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Playing Nice


Playing Nice

JP Delaney, the pseudonym for a writer of bestselling fiction, has made quite a name for himself in the psychological thriller genre. Since stepping onto the scene in 2017 with THE GIRL BEFORE, each of his books has gotten more and more intense. To that point, his latest release, PLAYING NICE, may be his best and most suspenseful work to date. The title can stand for so many things within this complex storyline. Ironically, I also believe Delaney enjoyed the fact that he did not “play nice” with his readers, who will go through a rollercoaster ride of emotions before the last page is turned.

Pete Riley and Maddie Wilson are the unmarried parents of a two-year-old boy named Theo.  Even though his birth was traumatic --- a premature delivery followed by time spent in the NICU --- he appears to be a happy and well-adjusted little boy. However, he doesn’t always play nice with his fellow toddlers at daycare and often hits them.

"[Delaney] has taken a rare event like the swapping of children at birth and used it as the fuse that is lit and surely will blow up in the final twists and turns of this hotbox of a thriller."

Pete is a stay-at-home dad as he has transitioned in his journalism career to writing magazine stories from home. It is during one seemingly ordinary day that his world, and that of his family, will change forever. There is a knock on the door, and Pete finds two well-dressed gentlemen: Don Maguire, a private investigator from the firm Maguire Missing Persons, and a businessman named Miles Lambert. Pete invites them in and finds out that their little boy may have been swapped with Miles and Lucy's son, David, who was in the same NICU two years earlier.

DNA tests have been done on the Lamberts, and Pete and Maddie will do the same. They make plans to visit with Miles and Lucy and meet David. It is already obvious that Theo shares facial similarities with Miles, and this is reinforced when Pete and Maddie clearly see a resemblance between themselves and little David's face. He did not have as successful a stint in the NICU as Theo did, and has both physical and mental challenges that most likely will be with him for the rest of his life.

The Lamberts have taken steps toward suing the hospital and invite Pete and Maddie to join them. The two couples then awkwardly decide on how to move forward with this extremely uncomfortable and unexpected set of circumstances. Miles is very well off and wants to take care of Theo any way he can. He offers Theo a spot in boarding school, which David obviously will not be using, and this catches Pete and Maddie off guard. Maddie is still somewhat fragile as a result of the serious postpartum breakdown she had with her difficult birth, and Pete is so likable, always looking to please others, that it makes an already delicate situation that much more awkward.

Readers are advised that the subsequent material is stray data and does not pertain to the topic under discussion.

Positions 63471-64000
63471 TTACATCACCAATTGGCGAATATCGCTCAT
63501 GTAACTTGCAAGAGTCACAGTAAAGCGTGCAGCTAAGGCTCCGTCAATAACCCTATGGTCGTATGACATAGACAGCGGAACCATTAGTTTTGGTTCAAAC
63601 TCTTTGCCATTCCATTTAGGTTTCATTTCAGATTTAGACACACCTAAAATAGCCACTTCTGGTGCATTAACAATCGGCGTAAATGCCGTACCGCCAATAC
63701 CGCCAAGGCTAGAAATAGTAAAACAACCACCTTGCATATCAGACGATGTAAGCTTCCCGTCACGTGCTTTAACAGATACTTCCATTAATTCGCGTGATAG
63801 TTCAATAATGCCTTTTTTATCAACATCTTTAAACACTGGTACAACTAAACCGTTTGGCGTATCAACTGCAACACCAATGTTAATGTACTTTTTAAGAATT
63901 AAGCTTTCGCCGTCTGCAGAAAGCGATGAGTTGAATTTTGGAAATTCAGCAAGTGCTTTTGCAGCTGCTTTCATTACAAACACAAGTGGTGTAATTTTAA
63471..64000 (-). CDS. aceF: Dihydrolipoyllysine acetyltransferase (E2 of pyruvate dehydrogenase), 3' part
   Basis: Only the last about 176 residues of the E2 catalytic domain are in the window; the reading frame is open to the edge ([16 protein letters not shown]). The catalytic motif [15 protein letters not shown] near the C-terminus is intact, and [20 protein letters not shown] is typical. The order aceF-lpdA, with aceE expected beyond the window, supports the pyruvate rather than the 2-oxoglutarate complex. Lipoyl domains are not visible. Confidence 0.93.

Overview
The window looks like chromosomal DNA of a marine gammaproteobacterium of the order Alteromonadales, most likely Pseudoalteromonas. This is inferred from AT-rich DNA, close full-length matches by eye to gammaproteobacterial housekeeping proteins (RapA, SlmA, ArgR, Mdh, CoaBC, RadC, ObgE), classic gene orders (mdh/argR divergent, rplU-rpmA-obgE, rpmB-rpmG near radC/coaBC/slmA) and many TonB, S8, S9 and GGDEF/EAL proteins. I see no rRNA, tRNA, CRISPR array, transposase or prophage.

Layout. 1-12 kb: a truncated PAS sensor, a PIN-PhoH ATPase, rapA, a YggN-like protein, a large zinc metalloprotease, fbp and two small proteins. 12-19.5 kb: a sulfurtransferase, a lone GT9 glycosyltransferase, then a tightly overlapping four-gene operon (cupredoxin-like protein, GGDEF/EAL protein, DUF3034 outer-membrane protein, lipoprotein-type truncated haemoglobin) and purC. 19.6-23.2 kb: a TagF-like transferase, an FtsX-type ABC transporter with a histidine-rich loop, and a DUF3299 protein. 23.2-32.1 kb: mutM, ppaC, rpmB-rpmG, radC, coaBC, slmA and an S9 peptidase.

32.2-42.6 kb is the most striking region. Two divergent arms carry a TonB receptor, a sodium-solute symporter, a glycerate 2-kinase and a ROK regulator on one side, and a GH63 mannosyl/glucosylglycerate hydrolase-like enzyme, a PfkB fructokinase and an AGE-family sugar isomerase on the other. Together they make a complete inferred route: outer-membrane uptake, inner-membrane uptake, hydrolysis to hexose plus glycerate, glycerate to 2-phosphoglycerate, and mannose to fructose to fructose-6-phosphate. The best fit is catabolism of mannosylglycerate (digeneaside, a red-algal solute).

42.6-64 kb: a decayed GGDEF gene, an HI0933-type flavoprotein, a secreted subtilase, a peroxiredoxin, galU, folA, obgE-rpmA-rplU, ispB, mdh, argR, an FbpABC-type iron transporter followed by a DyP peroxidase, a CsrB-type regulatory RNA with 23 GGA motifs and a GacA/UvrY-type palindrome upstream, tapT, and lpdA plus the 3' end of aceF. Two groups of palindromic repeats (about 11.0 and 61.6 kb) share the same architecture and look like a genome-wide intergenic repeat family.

Miles continues to interject himself into Theo's life, teaching him the basics of his favorite sport: rugby. It almost feels like some sort of sick social experiment, with the four parents being thrust into a nature-vs.-nurture environment. As their case against the hospital moves forward, the couples continue to reshape their lives around the two young boys.  Pete and Maddie ask the Lamberts to be Theo's godparents at his christening. When Theo is expelled from his daycare for another violent incident, Miles and Lucy offer to share their nanny with him. Pete now drops off Theo at their house for the day while he works from home and picks him up at the end of the day.

Understanding that this a JP Delaney novel, astute readers already will have begun looking for the cracks in this too-perfect facade. I can tell you, once the first crack starts, it will lead to an all-out shattering of the new normal for each of these characters. PLAYING NICE deftly mirrors the minor childhood skirmishes in the sandlot with the battles and bad behavior adults tend to exhibit when they are fighting for their families. Delaney has created something far more than a mere exposé on the British legal and child welfare system. He has taken a rare event like the swapping of children at birth and used it as the fuse that is lit and surely will blow up in the final twists and turns of this hotbox of a thriller.

Reviewed by Ray Palen on July 31, 2020

Playing Nice
by JP Delaney